Wednesday, April 18, 2012

Blood, Sweat, and Tears: A Panegyric

This post is dedicated to some of the hardest-working people I know and some of my dearest friends: my fellow dancers.  Yes, we are amateurs, but we are also passionate about ballet, and particularly during rehearsal season it often feels as if we live at the studio.  From the days when you feel light as a feather, to the evenings you can hardly move, to the nights when you've danced so long that your brain starts bouncing around like a drunken circus spend it all with the same people, and in the end they come to know you in a way few other people can.  There is a bond which grows when you've sweated and laughed and cried and bled side by side with someone.  For me, I always feel that with those people I hold no secrets.  I mean, there may be details about events in my life they don't know about, but of myself, my intrinsic me-ness, there is nothing hidden.  They've seen me at my worst and at my best.  My friend Jocelyn and I used to say that you had to be yourself in class because it is impossible to hide anything under those clothes.  I believe that statement began in a physical sense, in reference to some people's use of padding on certain parts of the anatomy, but it works in the psychological sense as well. :-)

Martha Graham said that "movement never lies" and I've found that to be true.  You can lie to yourself and others, but it is your body that gives you away.  Everybody can feel this, in a blush, in goosebumps, in hands that shake when the mind is gripped by fear.  In a dancer this is magnified.  You cannot sit on your hands to hide the shaking.  You must use your hands, your arms, your legs, every part of you, and in doing so you bare your soul to the audience. If you try to hide it, half your energy will be spent in the hiding and much of the beauty will be lost.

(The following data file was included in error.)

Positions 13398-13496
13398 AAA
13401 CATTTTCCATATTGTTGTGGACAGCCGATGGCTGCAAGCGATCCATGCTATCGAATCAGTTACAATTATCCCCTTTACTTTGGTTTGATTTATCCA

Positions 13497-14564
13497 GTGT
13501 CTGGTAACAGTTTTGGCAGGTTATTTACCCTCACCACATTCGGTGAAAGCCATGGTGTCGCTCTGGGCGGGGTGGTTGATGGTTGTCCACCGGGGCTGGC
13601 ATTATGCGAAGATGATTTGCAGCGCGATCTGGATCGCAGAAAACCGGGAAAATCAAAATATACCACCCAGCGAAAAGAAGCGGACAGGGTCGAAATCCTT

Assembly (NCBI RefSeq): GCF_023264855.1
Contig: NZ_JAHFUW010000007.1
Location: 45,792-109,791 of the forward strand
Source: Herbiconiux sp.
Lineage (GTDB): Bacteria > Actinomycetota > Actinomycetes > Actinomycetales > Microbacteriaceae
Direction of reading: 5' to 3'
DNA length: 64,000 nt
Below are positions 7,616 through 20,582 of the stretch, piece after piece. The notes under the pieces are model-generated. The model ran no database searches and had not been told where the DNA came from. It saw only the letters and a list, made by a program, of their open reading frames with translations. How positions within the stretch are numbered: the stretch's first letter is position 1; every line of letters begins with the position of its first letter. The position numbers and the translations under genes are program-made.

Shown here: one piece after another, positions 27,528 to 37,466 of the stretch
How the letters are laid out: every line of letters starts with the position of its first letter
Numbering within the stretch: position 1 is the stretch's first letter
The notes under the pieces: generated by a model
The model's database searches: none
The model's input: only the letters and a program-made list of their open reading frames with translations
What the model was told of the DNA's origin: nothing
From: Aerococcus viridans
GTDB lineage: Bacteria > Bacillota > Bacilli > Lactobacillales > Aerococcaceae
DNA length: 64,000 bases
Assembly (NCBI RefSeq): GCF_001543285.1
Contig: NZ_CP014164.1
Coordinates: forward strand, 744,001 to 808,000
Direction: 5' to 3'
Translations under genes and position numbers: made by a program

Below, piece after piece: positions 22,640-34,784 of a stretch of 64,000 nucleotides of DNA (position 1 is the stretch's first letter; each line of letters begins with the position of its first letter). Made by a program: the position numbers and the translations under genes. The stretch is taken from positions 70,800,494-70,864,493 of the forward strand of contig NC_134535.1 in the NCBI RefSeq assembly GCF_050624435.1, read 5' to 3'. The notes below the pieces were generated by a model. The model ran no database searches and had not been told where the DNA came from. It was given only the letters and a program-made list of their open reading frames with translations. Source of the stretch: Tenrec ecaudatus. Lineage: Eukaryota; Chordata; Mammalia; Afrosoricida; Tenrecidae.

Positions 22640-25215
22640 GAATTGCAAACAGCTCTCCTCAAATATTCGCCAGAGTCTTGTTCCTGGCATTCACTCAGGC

After a time you just love it.  Sometimes you can't remember why, but you don't want to be anywhere else.  And there is always that moment.  The dance is finished, your heart is racing, you've completed the last step, and there is a moment of silence before the audience begins to applaud.  All the best parts of living are contained in that moment.  You've fought, you've sacrificed, and now you've won.

So I would like to raise a glass to some amazing fellow dancers, past and present, and to our incredible (and incredibly demanding) teacher, Ann Marie Benedict.  Here's to another year of striving for an unachievable perfection; another year of blood, sweat, and tears; another year of camaraderie and laughter.  Here's to life, and dance.

Saturday, April 14, 2012

IWU Cookbook

Apparently I am making up for my recent spell of silence on this blog.  I suppose it is a good thing...the making up, not the silence.  I didn't have room in my somewhat lengthy post yesterday to inform the world at large (or rather the world at small, since seventeen followers can hardly be called "large") about a project I've recently become involved with through an awesome group of people known as Indie Writers Unite.  The founder of this mutual encouragement society, Cheryl Bradshaw, has been putting together a cookbook, featuring a number of members, their books, and tasty recipes.  It should be available later this month on Kindle and in paperback form, and it features my recipe for Lemon Syllabub with Raspberries.

The usual question people will ask themselves between these two paragraphs is, "What on earth is Syllabub?"  To them I say, "Syllabub is heaven in a parfait glass" and then I smile mischievously and tell them to buy the cookbook.  As an added bonus, half the proceeds go to UNICEF, so in buying it you're supporting children in need and filling your bellies besides.  And that is my sales pitch.

Friday, April 13, 2012

A Question of Intent

First of all, Ashford is free on Kindle today.  Happy Friday the thirteenth!

Lately I have started writing study guides for a curriculum program.  It's a great side job, as I get to reread some of my favorite children's classics (and young adult) and write about them.  The study guides focus on story structure, character, theme, literary devices, etc...